Max Roser and Esteban Ortiz-Ospina over at Our World in Data:
The most important conclusion from the evidence presented in this entry is that extreme poverty, as measured by consumption, has been going down around the world in the last two centuries. But why should we care? Is it not the case that poor people might have less consumption but enjoy their lives just as much—or even more—than people with much higher consumption levels?
One way to find out is to simply ask. Subjective views are an important way of measuring welfare.
This is what the Gallup Organization did. The Gallup World Poll asked people around the world what they thought about their standard of living—not only about their income. The following chart compares the answers of people in different countries with the average income in those countries. It shows that, broadly speaking, people living in poorer countries tend to be less satisfied with their living standards.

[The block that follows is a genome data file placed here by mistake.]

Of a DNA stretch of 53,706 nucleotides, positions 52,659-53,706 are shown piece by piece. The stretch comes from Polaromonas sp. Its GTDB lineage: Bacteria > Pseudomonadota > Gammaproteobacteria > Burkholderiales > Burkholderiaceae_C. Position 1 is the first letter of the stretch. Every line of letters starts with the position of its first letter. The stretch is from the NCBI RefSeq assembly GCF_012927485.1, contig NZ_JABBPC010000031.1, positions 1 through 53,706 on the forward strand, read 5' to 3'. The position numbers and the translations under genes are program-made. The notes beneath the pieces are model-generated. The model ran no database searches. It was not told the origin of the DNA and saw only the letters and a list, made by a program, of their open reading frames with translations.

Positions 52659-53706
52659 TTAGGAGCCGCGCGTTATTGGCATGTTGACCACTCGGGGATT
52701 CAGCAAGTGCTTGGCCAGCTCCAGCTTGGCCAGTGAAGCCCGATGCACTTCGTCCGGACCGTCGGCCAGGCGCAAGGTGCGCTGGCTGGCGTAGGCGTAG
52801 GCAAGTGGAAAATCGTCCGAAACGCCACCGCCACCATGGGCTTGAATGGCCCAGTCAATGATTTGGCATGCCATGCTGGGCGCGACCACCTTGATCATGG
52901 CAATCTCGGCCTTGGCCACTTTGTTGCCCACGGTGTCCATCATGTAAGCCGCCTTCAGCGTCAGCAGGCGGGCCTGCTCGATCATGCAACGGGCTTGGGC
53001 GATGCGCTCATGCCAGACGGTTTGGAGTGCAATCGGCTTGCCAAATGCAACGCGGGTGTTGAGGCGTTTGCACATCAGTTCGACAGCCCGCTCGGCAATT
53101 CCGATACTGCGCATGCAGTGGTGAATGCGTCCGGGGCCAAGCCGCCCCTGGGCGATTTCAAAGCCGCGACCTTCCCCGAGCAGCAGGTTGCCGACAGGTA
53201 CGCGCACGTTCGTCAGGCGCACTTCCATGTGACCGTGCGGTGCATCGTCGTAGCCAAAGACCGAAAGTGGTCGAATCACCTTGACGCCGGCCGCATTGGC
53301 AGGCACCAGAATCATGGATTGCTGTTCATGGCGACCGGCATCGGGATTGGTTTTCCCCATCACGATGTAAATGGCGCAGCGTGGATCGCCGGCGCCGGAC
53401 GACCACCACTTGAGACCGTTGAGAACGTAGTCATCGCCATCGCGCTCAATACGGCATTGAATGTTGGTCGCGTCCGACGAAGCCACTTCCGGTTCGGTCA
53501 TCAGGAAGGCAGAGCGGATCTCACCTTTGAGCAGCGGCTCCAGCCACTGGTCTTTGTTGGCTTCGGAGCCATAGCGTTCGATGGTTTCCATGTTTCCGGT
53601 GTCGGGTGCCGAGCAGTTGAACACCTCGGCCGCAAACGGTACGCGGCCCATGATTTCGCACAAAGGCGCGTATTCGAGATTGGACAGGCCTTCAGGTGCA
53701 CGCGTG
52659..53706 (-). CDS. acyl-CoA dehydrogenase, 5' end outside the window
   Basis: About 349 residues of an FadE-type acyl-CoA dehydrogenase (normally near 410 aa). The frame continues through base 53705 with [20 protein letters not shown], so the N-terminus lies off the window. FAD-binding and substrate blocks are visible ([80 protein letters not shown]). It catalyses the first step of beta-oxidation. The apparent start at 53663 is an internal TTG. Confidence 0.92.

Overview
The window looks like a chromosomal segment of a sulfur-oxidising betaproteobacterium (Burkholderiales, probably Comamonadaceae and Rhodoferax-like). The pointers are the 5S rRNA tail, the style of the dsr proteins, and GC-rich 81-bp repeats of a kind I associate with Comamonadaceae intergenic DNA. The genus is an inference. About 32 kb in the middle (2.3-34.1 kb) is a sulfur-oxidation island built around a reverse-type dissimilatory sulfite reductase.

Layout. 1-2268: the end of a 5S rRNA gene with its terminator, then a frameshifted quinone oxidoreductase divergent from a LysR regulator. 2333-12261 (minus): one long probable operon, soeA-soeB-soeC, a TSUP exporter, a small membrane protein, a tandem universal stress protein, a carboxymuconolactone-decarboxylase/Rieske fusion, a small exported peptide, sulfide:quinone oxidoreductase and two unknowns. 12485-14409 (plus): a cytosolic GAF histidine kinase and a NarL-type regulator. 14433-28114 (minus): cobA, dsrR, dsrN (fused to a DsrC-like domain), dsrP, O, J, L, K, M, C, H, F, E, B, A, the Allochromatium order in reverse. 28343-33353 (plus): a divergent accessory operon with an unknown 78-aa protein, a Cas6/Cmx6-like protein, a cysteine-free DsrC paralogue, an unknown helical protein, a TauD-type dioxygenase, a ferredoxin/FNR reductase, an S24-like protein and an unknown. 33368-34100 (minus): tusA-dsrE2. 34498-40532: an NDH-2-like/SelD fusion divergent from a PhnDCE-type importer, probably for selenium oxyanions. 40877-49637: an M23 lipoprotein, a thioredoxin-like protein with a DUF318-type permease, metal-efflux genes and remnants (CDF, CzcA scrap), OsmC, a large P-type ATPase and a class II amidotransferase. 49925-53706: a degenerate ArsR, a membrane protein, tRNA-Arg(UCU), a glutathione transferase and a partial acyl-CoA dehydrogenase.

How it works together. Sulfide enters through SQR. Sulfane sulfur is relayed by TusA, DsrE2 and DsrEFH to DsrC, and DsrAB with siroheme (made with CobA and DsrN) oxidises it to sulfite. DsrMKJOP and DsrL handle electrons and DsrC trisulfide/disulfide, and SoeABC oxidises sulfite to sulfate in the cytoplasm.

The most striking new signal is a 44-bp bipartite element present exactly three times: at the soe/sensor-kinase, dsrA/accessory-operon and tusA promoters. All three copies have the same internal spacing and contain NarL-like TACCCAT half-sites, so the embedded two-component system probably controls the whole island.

This suggests that economic prosperity is not a vain, unimportant goal but rather a means for a better life. The correlation between rising incomes and higher self-reported life satisfaction is shown in our entry on happiness.
This is more than a technical point about how to measure welfare. It is an assertion that matters for how we understand and interpret development.
First, the smooth relationship between income and subjective well-being highlights the difficulties that arise from using a fixed threshold above which people are abruptly considered to be non-poor. In reality, subjective well-being does not suddenly improve above any given poverty line. This makes using a fixed poverty line to define destitution as a binary ‘yes/no’ problematic. Therefore, while the International Poverty Line is useful for understanding the changes in living conditions of the very poorest of the world, we must also take into account higher poverty lines reflecting the fact that living conditions at higher thresholds can still be destitute.
And second, the fact that people with very low incomes tend to be dissatisfied with their living standards shows that it would be incorrect to take a romantic view on what ‘life in poverty’ is like. As the data shows, there is just no empirical evidence that would suggest that living with very low consumption levels is romantic.